This guy is known in Icelandic lore as a Berzerker, a warrior so fierce, dauntless, kick-ass, he chomps his own shield. Today, there are heavy metal bands named after him. Back then, he could go toe-to-tusk with a walrus, and if you think walruses are quaint or funny think again; their hides were close to impenetrable, and they were known to kill whales.
The Berzerker in his prime was the most powerful piece on the board, a very walrus of a piece.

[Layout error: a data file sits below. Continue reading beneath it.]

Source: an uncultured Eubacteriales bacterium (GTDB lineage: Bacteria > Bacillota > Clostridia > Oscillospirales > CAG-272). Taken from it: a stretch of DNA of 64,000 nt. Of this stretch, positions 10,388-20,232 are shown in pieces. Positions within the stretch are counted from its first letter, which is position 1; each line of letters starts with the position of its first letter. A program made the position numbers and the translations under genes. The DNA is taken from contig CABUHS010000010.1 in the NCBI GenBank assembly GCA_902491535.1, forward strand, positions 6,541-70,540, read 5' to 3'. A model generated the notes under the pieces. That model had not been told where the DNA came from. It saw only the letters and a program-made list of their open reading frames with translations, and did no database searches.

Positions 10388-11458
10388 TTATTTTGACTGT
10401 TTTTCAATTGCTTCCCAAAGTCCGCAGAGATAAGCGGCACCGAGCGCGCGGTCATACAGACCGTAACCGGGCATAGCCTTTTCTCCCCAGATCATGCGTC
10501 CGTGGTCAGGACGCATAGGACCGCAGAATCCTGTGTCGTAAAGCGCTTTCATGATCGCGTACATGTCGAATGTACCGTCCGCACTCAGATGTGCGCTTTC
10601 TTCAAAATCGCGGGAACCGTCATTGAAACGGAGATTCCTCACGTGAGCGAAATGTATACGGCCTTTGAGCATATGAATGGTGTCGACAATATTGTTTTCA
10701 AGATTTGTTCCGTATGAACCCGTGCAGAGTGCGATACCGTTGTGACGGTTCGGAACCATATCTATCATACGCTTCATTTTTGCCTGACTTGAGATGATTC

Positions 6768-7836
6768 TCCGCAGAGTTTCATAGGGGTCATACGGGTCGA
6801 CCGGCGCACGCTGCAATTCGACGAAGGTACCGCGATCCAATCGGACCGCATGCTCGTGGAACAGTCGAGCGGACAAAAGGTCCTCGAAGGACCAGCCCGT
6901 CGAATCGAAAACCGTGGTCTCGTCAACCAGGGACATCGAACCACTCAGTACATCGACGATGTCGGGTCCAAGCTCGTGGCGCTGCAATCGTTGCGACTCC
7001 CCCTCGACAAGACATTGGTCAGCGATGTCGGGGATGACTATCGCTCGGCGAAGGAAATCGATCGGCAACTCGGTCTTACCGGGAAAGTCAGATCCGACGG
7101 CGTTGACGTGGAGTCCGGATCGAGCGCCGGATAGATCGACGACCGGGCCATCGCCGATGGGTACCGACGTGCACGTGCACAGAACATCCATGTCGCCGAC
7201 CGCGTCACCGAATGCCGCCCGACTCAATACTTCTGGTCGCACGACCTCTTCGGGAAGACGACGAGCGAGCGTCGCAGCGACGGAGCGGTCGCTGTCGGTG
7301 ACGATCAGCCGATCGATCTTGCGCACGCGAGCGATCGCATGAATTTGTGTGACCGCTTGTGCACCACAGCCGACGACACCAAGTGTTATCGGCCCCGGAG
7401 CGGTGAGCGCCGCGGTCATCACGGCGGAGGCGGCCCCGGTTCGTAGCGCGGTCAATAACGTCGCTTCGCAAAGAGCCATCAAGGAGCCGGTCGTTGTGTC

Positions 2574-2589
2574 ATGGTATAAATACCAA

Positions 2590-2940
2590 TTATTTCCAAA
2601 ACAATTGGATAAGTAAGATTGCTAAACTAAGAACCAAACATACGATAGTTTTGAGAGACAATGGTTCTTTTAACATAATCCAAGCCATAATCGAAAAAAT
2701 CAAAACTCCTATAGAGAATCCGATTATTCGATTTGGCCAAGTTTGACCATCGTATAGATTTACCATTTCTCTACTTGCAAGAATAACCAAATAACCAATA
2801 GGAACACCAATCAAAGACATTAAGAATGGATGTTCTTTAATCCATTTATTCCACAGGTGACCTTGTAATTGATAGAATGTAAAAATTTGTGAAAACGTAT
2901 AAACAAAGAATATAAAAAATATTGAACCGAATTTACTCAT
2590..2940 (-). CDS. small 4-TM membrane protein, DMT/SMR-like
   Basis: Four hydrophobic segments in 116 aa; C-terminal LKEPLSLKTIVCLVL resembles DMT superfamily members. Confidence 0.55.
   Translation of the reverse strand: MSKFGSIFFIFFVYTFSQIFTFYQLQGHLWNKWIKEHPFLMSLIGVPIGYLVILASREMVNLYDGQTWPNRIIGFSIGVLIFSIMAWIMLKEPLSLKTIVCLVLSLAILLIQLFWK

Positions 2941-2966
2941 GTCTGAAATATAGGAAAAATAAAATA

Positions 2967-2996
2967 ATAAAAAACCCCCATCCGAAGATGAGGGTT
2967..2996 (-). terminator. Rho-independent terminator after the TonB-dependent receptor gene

The queen had been born but was new to the fray and far from claiming all her powers. At first, she looks a bit confused on the battlefield. Soon she becomes the warrior-in-chief, a combo of a rook, a bishop, and a pawn. She assimilates the mad rage of the Berserker, assuaging it with subtle diagonal moves. Pawns, all eight of them, devote their lives to queening, to becoming a queen.
The king, she protects him. He only displays his limited mettle in battle when she is gone. Then he steps out, devoting much of his activity to getting her — a younger version — back, defending a pawn until it reaches that sweet spot where the lowliest piece on the board is transformed into a mighty queen.